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  • When you look at a computer on the shelf at a store--or the one on your desk--you will encounter a listing of components that can look mysterious to a person not acquainted with this type of device. The CPU is one such component.

    CPU Basics

    CPU stands for Central Processing Unit. This is the "brain" of your computer, and usually sits under a big fan inside the case and a hunk of metal called a heatsink. The fan and heatsink are required, because a CPU runs very hot.

    Pentium 4

    A Pentium 4 is a CPU made by Intel. It first introduced the Pentium in the early 90s, and the Pentium 4 (or "P4") was the last of this line, although you will see "Pentium Dual Core" in some desktop and laptop computers. Most P4s have only one processing core.

    2 GHz

    The 2 GHz refers to the processing speed of the CPU, measured in gigahertz. One gigahertz equals one thousand megahertz. In this context, it's a measurement of the CPU's clock signal, a device that cycles at regular intervals to keep operations coordinated. In theory, the more gigahertz, the more operations per second, the faster the CPU.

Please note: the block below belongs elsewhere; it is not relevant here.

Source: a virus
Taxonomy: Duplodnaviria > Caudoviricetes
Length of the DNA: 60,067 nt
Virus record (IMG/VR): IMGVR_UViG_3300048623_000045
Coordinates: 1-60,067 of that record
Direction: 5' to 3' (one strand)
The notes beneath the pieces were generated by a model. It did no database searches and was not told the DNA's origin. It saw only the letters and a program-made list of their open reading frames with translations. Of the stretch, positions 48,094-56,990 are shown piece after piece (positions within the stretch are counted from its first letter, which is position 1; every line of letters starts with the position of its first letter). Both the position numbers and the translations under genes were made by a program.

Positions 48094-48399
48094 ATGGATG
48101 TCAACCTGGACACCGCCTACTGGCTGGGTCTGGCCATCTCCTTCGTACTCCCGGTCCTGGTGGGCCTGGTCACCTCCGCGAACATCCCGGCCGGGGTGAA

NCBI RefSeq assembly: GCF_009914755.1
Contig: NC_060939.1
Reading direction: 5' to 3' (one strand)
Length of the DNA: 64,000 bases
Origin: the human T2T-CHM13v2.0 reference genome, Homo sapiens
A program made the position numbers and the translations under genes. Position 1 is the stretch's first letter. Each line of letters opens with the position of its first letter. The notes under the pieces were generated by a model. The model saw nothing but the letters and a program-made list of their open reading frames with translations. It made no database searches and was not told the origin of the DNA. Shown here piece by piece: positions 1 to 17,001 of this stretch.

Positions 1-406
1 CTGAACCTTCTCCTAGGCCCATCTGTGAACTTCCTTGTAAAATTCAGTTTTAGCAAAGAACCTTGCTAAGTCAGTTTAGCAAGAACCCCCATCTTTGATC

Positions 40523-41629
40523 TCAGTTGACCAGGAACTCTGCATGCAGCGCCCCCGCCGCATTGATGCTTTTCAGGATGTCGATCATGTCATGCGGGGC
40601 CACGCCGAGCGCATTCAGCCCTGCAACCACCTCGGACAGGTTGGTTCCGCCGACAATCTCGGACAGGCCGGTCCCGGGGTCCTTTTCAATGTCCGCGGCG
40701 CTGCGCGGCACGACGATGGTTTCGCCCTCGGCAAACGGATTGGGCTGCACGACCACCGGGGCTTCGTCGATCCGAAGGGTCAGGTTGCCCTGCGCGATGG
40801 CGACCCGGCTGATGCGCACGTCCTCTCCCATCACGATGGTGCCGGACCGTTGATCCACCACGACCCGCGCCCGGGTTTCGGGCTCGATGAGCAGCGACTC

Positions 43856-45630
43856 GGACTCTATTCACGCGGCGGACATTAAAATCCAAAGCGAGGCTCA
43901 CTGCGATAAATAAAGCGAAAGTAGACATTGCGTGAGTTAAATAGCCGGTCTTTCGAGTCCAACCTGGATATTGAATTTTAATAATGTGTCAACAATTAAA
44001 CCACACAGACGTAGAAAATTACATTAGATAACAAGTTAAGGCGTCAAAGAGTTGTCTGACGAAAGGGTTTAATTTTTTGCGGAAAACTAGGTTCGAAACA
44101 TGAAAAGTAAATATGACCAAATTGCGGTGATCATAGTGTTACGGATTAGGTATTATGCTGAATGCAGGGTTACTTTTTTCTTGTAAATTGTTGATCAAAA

Clock Signal Subtleties

    You may encounter computers whose CPUs have much lower clock signals, despite being much newer than yours. This is because, after the Pentium, Intel and other CPU makers figured out ways to improve performance without relying as much on higher clock cycles.

    Overclocking

    Your CPU may not actually be running at 2GHz by default. It's possible to manually set a CPU to run faster than its manufacturer's specifications, a process known as "overclocking." If you need to verify your CPU's true clock speed, you may have to consult special identification software such as CPU-Z.

    Source:

    Clock Speeds

    Official Pentium 4 Profile

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